The Donald Trump administrations health experts leading the coronavirus response cautioned that a vaccine wont be ready for widespread use for at least a year and warned that the virus may last more than just a season and return next year which makes vaccine development a top priority.
At a special briefing on Wednesday, Trump was surrounded by his administration's top health officials as he asked Americans to be prepared for the virus' potential spread.
The first vaccine trials were expected to begin in about two months and it would take a further three months to determine safety and efficacy which means the fastest possible time frame would still be upwards of 6-8 months before a breakthrough, Dr. Anthony S. Fauci, Director, National Institute of Allergy and Infectious Diseases, said at the White House briefing, with Trump looking on.
Although a year sounds like a long time, officials said this is the "fastest we have ever gone from a synchronous of a virus to a trial".
The US government expects new cases to keep surfacing although officials say the country's aggressive containment strategy has been working.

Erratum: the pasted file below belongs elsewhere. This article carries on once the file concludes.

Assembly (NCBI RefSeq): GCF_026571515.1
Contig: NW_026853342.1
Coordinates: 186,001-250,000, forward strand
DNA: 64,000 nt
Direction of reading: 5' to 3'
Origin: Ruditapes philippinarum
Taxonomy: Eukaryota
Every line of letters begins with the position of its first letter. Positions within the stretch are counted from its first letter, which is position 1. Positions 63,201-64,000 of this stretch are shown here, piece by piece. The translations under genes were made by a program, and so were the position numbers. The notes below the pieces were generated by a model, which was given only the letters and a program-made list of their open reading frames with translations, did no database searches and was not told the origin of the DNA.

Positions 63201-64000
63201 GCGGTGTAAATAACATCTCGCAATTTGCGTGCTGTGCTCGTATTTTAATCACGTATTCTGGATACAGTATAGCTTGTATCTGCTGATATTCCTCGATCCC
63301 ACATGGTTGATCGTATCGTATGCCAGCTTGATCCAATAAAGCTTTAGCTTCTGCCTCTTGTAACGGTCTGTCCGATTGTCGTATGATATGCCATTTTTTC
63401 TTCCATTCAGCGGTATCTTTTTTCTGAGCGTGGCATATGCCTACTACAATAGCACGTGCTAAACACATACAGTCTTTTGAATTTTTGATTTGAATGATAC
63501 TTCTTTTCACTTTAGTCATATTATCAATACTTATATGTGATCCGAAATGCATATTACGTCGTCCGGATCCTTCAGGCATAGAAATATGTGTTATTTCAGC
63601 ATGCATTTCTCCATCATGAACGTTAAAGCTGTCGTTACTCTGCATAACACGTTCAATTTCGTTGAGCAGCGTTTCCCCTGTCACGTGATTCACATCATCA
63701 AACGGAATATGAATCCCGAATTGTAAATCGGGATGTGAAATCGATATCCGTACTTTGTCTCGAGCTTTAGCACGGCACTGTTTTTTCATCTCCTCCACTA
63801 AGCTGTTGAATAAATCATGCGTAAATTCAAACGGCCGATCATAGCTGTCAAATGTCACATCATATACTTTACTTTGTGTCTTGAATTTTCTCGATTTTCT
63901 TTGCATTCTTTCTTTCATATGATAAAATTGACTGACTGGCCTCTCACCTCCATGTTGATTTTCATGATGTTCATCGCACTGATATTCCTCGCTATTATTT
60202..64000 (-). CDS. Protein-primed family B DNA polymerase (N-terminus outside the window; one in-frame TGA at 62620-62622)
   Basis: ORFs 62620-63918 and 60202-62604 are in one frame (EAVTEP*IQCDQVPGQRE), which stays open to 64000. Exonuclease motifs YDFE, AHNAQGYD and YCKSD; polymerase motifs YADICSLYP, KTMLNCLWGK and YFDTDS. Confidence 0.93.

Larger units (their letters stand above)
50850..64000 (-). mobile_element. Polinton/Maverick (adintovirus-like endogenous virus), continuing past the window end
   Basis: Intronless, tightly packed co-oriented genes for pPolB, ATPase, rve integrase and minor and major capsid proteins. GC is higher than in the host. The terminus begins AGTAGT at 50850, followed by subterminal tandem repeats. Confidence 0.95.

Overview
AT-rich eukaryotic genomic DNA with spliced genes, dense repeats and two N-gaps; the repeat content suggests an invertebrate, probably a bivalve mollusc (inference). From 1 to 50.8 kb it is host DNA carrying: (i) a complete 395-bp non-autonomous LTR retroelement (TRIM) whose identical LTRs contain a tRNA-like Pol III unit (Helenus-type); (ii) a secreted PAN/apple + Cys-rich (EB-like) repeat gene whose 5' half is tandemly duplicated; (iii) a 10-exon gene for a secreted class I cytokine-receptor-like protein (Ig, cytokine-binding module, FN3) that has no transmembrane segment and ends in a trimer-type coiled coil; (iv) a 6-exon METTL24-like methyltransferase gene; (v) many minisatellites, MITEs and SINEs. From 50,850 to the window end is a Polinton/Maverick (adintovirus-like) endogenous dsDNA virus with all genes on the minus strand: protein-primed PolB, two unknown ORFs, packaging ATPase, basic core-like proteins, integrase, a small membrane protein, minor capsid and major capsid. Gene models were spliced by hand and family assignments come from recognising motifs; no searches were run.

After the vaccine trials begin in about two months, it would take about "three months to determine if it's safe and energetic which gives us six months to graduate from the trial", according to Fauci.
Phase 1 would involve 45 people and then hundreds or thousands of people to determine efficacy, he said.
Trump's health officials asked Americans to "prepare" and "know what this means for you".
Speaking on the virus, Trump said his move to severely curtail most travel to China a month ago has slowed the spread of the virus to the US although he "had to take a lot of heat for it".
"They even called me racist for doing that. But if I hadn't acted quickly, we would have been in a very different situation today. Lots more people..."
Trump did not rule out further travel restrictions and said US schools and every part of society must be prepared.
"The coronavirus that we're talking about is a respiratory virus. It spread in a similar way to the common cold or to influenza it spread through coughs and sneezes. So, those everyday sensible measures that we tell people to do every year with the flu are important here, covering your cough, staying home when you're sick and washing your hands," said Dr. Anne Schuch of the Centers for Disease Control and Prevention.
More than 81,000 cases of coronavirus, an illness marked by fever and coughing and sometimes shortness of breath or pneumonia, have been detected since the new virus emerged in China late last year.